While Holy Sons may still seem like a new project to some fans of Grails and Om, it’s been the center of your creative universe for quite some time. Let’s say someone wants to dive into the rather deep Holy Sons back catalog; where should they start?
Everybody always points to Decline of the West and I like that for a couple different reasons. First, its better to have made a record that someone somewhere can feel is your ‘classic record’ rather than worry too much about making a record that has to compete with that watermark. Also, that record was initially ‘rejected’ by one label who said it wasn’t ‘hi-fi’ enough and then another label that said it wasn’t ‘lo-fi’ enough… So obviously they were both totally wrong! I guess it just shows that you shouldn’t take what ‘experienced people in the industry’ have to say very seriously.
What’s one of the more rewarding Holy Sons records—one that requires multiple spins to truly appreciate, or one that you’re especially proud of but few people have checked out compared to your other work?
Most people I’ve met seem to say Criminal’s Return is sort of the dark horse and I used to say My Only Warm Coals was my favorite, but now I think Lost Decade III is actually going to be one of the weirdest ones yet (currently being scheduled for release next year).
Is it an exaggeration to say you’ve written more than 1,000 songs under the Holy Sons name over the years? Have you been good about archiving your material, or has a lot of it been lost over the years?
I started seriously digging through old boxes of master tapes from the ’90s when I moved out here to continue the Lost Decade series. I’d assumed that a lot of the master tapes from the ’90s had been taped over or lost at some point. But after retrieving a few boxes of unlabeled tapes from Chapel Hill and some in Portland, I’ve found the original recordings of every song I was looking for so far. I was a pretty hyper kid so I remember getting home from high school and recording up to five songs in a night if I could get that much time alone. So over 1,000 wouldn’t be that hard to add up since ’92, y’know?
You’ve called Holy Sons a way of “facing your own personal reality” before. When you look in the mirror these days, what do you see? And when you look at the world around us all, do you see nothing but the despair, war, etc. that dominates our headlines, or do you see a few glimmers of hope?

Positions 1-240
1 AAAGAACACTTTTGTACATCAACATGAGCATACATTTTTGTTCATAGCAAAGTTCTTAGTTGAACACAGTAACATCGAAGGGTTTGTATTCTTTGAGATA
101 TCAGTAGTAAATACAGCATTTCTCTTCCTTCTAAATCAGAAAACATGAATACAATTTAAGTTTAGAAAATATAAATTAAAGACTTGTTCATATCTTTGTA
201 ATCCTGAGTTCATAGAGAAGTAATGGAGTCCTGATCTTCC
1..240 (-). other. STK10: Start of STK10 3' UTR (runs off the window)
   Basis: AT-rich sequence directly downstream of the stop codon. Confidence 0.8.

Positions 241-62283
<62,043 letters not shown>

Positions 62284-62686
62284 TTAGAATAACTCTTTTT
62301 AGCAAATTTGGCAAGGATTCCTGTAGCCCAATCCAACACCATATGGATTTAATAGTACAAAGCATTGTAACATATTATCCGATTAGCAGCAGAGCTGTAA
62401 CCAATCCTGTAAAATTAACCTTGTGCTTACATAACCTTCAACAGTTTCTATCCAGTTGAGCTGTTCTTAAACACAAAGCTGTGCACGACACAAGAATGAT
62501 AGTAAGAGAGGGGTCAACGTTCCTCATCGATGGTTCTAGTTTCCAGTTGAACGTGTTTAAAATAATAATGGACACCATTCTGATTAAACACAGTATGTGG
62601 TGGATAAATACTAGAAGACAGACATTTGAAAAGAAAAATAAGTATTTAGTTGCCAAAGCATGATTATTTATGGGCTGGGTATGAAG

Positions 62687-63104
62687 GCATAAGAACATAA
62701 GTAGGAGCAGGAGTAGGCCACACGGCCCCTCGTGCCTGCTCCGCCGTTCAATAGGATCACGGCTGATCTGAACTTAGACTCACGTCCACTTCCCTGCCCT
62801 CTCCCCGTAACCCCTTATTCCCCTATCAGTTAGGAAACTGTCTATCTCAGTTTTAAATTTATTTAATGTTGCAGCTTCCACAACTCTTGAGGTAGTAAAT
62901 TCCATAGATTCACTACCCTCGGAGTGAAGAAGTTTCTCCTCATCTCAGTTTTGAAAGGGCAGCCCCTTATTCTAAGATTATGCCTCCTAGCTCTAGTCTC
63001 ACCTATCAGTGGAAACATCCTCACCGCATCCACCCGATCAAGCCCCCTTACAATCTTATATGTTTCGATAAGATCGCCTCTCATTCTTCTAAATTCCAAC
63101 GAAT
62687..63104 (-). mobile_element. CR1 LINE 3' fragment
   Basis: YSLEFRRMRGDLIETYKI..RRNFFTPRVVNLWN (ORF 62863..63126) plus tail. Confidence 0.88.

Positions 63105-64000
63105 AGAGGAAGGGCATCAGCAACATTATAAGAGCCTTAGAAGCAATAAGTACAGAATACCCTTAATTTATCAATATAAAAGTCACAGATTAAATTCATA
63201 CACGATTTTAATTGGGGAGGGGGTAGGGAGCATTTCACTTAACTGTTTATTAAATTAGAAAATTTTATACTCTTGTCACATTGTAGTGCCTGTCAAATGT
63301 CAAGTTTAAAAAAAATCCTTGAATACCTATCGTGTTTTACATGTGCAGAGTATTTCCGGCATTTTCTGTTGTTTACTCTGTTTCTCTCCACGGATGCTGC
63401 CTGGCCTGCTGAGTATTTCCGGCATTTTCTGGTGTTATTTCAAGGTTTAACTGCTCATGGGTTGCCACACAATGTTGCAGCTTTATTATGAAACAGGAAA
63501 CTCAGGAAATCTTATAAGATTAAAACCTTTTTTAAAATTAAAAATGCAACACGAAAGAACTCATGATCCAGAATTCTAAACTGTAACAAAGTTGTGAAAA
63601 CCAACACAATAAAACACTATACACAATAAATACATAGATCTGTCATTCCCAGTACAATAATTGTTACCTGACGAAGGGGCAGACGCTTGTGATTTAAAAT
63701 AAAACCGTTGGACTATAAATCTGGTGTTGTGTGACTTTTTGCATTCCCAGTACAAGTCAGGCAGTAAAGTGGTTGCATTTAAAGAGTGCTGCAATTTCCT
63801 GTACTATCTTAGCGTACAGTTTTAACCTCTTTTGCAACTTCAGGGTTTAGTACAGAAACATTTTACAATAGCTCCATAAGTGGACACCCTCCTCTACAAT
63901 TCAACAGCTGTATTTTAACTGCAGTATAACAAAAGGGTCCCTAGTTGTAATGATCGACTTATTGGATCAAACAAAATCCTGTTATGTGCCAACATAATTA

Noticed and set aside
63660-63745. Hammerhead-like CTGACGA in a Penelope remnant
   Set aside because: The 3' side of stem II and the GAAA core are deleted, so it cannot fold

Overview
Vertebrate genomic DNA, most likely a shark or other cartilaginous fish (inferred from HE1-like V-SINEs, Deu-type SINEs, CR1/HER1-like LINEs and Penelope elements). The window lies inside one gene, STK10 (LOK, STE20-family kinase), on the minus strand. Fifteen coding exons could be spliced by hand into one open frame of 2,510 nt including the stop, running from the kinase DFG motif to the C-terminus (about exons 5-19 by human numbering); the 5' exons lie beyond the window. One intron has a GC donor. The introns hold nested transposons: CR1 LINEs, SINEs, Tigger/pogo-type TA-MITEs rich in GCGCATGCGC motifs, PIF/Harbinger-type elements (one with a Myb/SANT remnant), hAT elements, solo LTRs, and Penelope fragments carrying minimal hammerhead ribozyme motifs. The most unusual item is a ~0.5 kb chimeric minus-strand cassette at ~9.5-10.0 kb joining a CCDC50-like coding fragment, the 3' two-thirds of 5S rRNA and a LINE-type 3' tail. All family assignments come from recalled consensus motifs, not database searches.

From a Taoist viewpoint, I think a lot of human life is spent trying to force our blueprint on top of the world, trying to dominate and re-script the universe. So the idea that things are getting worse or being surprised at some of the miseries of temporal life could just be another anthropomorphic projection error in itself. I believe in a larger program of evolution and pre-destiny, but the earth will most likely die in a relatively horrible way regardless of what we hope for. I can only carry out the mission that was made for me. So that’s what generally makes me happy—doing what I was built to do as well as I can.
You spent much of the ’90s making music outside of the public eye. What are some key things you learned about yourself during that time?
Well back then I was in constant pain about it. I didn’t know if things would ever work out for me musically, but I was mostly just trying to manhandle the science of musicology and make good on the potential I thought I had. But I was haunted by the idea that none of it would ever be of use to anyone else.
I was reading about Tim Buckley the other night and he took an extreme jazz player’s attitude about the job of a songwriter. He didn’t think he owed the audience anything but to follow his own instincts to wherever they wanted to go on any given night. I dabbled with that attitude for almost a decade in the ’90s and I’m really thankful that I ultimately wanted to transcend that way of thinking and break through to the other side. I guess it’s not ironic that I have a hard time listening to Tim Buckley and it kind of mystifies me that someone that intelligent wouldn’t accept the idea that improving your ability to communicate is connected to improving your technique and art.